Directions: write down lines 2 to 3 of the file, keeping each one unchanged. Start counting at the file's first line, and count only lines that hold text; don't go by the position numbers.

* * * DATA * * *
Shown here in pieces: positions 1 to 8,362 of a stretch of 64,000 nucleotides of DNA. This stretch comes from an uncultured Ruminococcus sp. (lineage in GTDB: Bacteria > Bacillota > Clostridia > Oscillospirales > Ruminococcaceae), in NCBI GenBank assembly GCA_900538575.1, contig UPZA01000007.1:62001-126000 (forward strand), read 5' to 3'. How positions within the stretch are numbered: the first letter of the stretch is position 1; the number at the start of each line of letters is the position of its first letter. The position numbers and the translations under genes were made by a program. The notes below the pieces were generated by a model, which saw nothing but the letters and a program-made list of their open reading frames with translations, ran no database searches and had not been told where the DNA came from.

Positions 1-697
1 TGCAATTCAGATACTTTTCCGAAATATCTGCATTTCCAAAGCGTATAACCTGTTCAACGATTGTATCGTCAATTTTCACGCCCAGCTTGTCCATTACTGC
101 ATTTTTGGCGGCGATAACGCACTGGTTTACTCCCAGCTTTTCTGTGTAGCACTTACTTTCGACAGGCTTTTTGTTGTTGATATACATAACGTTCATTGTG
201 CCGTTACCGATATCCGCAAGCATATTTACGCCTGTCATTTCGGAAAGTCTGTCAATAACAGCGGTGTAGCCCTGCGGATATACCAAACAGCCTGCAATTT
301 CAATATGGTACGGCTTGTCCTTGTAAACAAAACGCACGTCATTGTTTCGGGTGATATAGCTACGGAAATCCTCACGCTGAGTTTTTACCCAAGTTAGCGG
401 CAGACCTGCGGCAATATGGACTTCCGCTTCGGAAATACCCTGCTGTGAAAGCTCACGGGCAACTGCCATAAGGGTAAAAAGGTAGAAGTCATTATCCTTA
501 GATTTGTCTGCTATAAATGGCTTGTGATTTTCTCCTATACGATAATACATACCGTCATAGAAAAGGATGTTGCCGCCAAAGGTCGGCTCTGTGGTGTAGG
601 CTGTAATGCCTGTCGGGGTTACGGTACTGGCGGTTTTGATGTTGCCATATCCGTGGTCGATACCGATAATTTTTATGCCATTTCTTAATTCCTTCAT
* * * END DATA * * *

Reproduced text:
Positions 1-697
1 TGCAATTCAGATACTTTTCCGAAATATCTGCATTTCCAAAGCGTATAACCTGTTCAACGATTGTATCGTCAATTTTCACGCCCAGCTTGTCCATTACTGC